Sunday, May 24, 2009

An ID3 Parser in Factor

A new contributor, Tim Wawrzynczak, wrote an ID3 parser as his first Factor program a couple of months back. The code looked pretty good, so it was easy to refactor the way ID3v1 and ID3v2 tags are represented and to add some utility words for managing directories of MP3s. The library still needs some work, but now it can take a directory tree and recursively parse all of the ID3 headers. I also realized that Factor's mmap implementation always tried to map a file read/write, so for ID3 parsing I added a read-only mmap. The finished code is here.

ID3v1 format


ID3 tags come in two flavors -- the old ID3v1 format, and the newer ID3v2 one. ID3v1 has a fixed length of 128 bytes and, if present, is the last 128 bytes of an MP3 file. The bytes begin with "TAG" and follow with the song title (30 bytes), artist (30 bytes), album (30 bytes), year (4 bytes), comment (30 bytes), and the genre (1 byte). The problem with this approach is that you are limited in the length of all the fields and in which data you can represent.

To implement the parser, we use the Memory-mapped files vocabulary to open the file. You can treat the file as an array of bytes that obeys the sequence protocol. Checking if a file has ID3v1 headers becomes:
: id3v1? ( mmap -- ? )
{ [ length 128 >= ] [ 128 tail-slice* "TAG" head? ] } 1&& ;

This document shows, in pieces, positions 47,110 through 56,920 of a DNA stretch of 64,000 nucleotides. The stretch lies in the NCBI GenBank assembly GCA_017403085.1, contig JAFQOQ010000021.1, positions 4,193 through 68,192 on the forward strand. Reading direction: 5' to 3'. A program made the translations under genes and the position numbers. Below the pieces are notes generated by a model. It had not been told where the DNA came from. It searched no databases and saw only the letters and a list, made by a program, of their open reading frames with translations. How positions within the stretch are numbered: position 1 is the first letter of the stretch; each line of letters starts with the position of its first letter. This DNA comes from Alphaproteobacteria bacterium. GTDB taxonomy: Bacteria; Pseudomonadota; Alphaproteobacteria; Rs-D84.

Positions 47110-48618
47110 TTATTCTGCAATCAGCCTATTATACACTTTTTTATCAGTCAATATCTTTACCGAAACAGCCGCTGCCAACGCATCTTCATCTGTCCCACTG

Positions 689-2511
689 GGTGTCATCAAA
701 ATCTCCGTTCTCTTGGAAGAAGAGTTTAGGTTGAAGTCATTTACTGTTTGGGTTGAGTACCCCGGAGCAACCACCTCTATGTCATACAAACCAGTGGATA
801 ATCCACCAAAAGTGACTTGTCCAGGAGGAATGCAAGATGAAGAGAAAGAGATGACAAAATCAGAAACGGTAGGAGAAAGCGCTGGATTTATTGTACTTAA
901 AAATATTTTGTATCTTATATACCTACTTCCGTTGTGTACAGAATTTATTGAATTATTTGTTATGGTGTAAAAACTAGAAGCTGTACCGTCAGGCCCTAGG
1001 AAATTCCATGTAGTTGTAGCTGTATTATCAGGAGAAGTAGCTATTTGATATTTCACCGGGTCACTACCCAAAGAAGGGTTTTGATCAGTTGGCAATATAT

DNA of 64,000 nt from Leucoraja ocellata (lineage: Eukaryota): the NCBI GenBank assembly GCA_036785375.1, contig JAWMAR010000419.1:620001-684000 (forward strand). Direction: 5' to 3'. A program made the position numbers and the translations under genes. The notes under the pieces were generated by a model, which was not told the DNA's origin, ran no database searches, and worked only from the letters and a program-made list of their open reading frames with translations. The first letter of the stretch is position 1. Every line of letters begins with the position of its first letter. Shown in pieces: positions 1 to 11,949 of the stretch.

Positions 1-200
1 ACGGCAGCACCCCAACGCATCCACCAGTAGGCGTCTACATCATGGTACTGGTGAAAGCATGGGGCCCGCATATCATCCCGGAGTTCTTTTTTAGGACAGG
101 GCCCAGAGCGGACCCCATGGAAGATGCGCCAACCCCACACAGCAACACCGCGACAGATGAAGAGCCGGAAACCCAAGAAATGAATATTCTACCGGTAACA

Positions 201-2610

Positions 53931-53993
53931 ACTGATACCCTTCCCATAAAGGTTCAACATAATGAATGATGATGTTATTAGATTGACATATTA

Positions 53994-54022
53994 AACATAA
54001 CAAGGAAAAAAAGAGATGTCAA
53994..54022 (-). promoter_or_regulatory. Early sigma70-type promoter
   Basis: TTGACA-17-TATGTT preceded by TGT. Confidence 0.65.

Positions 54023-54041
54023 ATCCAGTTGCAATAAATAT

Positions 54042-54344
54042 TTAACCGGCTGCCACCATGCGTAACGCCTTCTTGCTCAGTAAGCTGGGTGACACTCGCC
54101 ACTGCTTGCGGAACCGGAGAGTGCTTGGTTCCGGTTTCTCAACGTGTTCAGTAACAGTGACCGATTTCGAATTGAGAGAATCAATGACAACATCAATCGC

The logic here is straightforward: the sequence (mmapped file) is checked to make sure it's long enough to contain a header, and then the last 128 bytes are checked against the magic bytes "TAG". Since this is a short-circuit combinator, if the length test fails then the computation will end early. In this way, you can string together long computations that use short-circuit and and or. Factor's usual and/or words take two already-evaluated objects, so the short-circuit behavior is implemented as a library of macros instead.

ID3v2 format


The newer standard, ID3v2, has more room for metadata and can store anything up to 256 MB. Its use is indicated when the MP3 begins with "ID3" or when the bytes "3DI" are present 10 bytes from the end of the file or 10 bytes before the ID3v1 header. For parsing the header, the first two bytes are the version, then a flag byte, and finally four bytes for the size of the header. The size bytes are encoded as a synchsafe number, which means that the top bit is discarded and the lower seven bits are the data. In our case, 28 bits of data are the length, which is why the maximum length is 256MB.

The actual data we want to parse is stored in frames. Each frame has a tag, which is four ascii or utf16 bytes, followed by another 4 byte synchsafe integer for the length, two bytes of flag data, and the frame data. There are many different types of frames, but some of the more common ones are tagged TALB (album title), TIT2 (title), TRCK (track), COMM (comment), TPE1 (performer). All of the frame are added to a hashtable and keyed by the tag. Looking up the title frame becomes as easy as "TIT2" find-id3-frame on an ID3 tuple.

Future work


The ID3v1 "TAG+" format is not supported yet and apparently it's hardly ever used. ID3v2 tags are only looked for at the beginning of an MP3 but may be present at the end too as of version four. Most of the ID3 tags are not parsed into meaningful data besides the raw bytes. Lastly, writing out ID3 tags is not implemented yet and would be a good first program to write in Factor. Volunteers?

1 comment:

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